two canoes

Tue, Oct 2, 2012 : 1:54 a.m.

The university doesn't approve units like this, Ann Arbor planning commission does.


Tue, Oct 2, 2012 : 12:32 a.m.

Addendum: This change of ownership could bode well for Landmark and for Ann Arbor. Apparently, American Campus Communities is much larger than Landmark's present owner, Campus Acquisitions. Also American Campus Communities has deep financial pockets and can afford necessary investments in Landmark when needed. It is also an experienced manager of student resident facilities. Landmark should have better prospects for success with its new owners.


Tue, Oct 2, 2012 : 12:22 a.m.

Interesting. American Campus Communities may be accepting the risk of Landmark's failure to lease enough units to be profitable in order to get more desirable properties that are already profitable. Because of depreciation tax benefits that accompanies investing in residential rental properties I would expect apartment buildings to change ownership on average every five years. On exchange of ownership the advantage of depreciation starts over again. Depreciation contributes to generating profits in a big way. Landmark will be starting its first course of depreciation.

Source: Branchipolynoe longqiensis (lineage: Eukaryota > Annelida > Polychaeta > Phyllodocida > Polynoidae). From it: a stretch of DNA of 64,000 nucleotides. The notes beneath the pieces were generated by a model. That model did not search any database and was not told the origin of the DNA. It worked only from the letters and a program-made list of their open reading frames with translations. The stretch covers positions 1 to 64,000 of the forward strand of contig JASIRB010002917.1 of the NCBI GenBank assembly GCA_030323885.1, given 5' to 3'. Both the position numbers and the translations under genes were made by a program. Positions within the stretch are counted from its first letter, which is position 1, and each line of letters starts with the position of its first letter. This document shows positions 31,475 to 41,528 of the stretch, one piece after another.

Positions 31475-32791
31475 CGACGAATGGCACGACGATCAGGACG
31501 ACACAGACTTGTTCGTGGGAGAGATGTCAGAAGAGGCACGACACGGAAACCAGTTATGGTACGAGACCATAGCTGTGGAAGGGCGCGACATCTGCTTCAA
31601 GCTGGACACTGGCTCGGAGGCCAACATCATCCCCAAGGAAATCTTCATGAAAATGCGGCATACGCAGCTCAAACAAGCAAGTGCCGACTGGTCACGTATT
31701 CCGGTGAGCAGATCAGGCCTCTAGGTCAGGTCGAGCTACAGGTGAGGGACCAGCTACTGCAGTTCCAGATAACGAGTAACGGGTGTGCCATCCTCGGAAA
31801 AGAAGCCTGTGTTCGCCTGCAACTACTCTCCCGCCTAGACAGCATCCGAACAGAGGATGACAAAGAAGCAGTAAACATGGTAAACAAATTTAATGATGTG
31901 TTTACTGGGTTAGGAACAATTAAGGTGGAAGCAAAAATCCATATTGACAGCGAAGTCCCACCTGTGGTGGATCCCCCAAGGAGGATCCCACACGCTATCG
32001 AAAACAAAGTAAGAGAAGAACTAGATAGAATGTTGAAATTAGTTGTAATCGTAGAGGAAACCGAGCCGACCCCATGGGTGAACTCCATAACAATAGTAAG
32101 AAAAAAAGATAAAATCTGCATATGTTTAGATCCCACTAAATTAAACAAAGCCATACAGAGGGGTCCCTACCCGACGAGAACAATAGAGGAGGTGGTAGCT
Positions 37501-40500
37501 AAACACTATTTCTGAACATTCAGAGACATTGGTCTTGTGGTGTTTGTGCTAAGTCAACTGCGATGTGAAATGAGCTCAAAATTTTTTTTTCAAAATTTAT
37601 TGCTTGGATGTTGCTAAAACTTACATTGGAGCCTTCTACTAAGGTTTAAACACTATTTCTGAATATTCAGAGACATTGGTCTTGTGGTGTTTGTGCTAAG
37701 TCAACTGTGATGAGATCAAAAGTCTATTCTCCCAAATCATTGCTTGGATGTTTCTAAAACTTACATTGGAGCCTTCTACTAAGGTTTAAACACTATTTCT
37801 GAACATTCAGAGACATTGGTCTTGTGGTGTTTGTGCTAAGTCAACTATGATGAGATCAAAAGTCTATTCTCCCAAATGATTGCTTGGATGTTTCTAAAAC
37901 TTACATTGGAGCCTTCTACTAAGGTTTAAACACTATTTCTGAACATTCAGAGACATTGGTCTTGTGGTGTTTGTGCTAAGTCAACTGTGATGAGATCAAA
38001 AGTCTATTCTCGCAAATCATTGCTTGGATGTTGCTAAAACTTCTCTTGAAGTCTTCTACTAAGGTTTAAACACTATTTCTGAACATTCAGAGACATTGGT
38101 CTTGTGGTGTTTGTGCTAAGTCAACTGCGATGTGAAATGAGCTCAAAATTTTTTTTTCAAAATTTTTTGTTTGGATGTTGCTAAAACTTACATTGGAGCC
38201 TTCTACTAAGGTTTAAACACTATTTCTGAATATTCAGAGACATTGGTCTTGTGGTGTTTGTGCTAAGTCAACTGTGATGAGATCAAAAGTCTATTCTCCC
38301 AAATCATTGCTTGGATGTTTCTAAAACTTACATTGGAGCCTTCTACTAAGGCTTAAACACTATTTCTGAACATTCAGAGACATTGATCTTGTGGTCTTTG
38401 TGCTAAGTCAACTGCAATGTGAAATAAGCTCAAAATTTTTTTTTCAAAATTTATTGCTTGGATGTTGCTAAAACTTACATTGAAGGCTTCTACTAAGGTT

Tue, Oct 2, 2012 : 4:03 p.m.

How is 605 beds out of 606, as of August, considered a failure?

Richard Carter

Tue, Oct 2, 2012 : 1:11 p.m.

Wonder if two companies could collude to re-flip properties back and forth... trade two buildings every five years.

say it plain

Tue, Oct 2, 2012 : 12:01 a.m.

It's all good right build-build-build folks?! So long as they pay taxes, who cares? Who cares that our town has become in many ways merely a receptacle for this game played by the big RE Corps who are betting big on student housing, like they'd bet big on retirement communities before that?! Bubbly RE can't hurt the towns that contain the developments, can it?! Can it?!